Phytoplankton growth and diel variations in beam attenuation through individual cell analysis
DuRand, Michele D.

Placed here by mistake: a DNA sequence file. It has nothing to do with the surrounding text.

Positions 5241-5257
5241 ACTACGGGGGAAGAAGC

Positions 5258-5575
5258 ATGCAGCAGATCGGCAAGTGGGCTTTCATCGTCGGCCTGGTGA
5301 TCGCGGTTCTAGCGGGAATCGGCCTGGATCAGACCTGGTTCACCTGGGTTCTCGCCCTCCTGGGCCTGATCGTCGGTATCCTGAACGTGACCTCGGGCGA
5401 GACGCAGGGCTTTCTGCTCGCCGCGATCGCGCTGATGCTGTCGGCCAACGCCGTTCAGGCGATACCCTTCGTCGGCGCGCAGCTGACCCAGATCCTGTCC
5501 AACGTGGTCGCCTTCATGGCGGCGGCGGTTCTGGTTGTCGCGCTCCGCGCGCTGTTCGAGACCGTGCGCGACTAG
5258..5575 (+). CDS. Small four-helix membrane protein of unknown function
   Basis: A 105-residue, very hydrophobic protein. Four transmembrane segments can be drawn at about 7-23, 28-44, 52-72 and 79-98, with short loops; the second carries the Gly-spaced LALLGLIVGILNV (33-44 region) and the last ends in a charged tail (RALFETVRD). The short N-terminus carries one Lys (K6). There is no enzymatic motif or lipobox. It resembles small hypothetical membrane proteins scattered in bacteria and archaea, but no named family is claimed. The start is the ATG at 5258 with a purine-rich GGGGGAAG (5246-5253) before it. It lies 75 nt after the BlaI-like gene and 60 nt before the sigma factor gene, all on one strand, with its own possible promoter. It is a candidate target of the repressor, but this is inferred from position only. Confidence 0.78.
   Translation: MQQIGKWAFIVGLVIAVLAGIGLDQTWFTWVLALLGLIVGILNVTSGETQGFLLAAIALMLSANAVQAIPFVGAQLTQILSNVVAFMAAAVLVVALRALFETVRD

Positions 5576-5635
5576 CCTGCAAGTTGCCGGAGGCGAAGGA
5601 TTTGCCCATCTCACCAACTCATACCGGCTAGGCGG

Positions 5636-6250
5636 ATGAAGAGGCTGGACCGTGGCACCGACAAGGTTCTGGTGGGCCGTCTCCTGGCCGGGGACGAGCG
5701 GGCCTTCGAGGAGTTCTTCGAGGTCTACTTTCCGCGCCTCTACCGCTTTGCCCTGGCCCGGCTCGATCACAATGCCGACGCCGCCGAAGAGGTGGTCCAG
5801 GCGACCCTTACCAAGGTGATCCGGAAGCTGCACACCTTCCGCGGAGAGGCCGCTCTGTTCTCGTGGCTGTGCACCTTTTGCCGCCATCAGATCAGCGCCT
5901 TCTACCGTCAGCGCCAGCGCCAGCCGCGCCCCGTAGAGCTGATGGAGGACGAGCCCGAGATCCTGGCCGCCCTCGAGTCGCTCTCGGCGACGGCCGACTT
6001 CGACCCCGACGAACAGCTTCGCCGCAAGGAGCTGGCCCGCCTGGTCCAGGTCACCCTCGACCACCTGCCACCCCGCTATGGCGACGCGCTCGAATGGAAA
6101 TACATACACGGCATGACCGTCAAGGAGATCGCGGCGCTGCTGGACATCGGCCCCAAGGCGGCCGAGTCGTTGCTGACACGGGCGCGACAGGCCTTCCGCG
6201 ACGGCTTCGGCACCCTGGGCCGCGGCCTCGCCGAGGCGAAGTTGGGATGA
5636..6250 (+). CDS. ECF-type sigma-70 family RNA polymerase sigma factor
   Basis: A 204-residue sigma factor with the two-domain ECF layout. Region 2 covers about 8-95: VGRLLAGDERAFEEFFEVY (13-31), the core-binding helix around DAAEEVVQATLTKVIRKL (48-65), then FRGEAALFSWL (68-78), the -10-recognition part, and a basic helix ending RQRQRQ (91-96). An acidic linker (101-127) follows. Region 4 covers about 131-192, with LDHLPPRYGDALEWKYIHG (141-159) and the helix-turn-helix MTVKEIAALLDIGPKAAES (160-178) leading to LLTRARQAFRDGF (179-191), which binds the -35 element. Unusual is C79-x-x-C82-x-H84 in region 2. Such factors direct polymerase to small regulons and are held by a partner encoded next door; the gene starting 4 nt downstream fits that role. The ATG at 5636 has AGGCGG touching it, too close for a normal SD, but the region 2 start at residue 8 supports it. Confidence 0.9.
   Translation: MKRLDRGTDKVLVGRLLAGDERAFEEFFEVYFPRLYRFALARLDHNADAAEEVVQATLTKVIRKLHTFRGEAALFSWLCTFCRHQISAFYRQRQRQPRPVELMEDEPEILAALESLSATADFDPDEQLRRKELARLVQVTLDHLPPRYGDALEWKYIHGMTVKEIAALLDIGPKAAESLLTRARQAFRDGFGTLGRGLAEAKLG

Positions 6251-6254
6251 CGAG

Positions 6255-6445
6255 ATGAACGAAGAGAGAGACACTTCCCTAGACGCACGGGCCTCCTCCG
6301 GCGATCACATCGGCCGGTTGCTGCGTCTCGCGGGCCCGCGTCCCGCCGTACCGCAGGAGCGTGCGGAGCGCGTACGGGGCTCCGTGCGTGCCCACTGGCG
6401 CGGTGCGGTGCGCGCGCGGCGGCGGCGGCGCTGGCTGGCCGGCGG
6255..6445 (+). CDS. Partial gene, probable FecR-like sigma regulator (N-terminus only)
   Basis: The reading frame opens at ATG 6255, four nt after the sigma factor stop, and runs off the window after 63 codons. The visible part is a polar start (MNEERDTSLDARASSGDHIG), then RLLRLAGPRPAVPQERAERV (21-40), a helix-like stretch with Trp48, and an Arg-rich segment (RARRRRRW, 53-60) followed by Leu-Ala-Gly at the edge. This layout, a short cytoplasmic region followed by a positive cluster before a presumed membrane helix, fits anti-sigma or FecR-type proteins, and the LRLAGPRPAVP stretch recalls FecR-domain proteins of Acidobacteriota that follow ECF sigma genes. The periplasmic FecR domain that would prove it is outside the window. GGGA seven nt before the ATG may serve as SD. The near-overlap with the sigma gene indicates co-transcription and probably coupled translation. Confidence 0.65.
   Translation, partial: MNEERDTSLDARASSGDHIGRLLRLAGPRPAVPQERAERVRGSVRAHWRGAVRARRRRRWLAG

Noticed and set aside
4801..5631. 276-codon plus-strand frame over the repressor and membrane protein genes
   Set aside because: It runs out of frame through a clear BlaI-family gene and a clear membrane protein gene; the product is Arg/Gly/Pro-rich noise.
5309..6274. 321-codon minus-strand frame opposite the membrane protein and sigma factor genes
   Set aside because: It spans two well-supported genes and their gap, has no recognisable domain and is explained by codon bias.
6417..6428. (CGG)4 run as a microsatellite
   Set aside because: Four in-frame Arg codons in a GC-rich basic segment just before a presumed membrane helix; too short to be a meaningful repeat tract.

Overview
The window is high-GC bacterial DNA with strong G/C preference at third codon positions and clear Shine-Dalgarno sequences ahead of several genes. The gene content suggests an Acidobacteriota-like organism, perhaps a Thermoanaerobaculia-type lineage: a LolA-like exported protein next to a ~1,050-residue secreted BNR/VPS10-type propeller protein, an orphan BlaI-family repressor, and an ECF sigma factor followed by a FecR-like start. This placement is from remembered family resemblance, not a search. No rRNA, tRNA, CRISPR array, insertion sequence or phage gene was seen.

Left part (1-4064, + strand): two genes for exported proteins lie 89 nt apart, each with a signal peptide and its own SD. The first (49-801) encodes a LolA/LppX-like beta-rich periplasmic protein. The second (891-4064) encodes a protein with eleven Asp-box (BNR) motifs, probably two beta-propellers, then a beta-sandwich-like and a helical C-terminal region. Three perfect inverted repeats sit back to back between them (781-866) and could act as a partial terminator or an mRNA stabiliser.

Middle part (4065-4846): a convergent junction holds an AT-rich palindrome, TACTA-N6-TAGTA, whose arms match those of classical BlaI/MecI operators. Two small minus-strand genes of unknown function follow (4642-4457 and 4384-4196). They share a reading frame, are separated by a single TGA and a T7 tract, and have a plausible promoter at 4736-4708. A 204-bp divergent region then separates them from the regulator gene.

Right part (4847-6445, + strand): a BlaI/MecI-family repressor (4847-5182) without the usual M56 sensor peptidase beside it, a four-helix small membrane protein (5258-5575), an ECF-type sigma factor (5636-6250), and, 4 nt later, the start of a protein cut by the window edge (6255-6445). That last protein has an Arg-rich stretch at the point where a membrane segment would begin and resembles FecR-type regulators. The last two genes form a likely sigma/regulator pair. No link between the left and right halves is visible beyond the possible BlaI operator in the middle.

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KeywordPhytoplankton; Circadian rhythms; Flow cytometry; Thomas G. Thompson (Ship) Cruise TN8; Thomas G. Thompson (Ship) Cruise TN12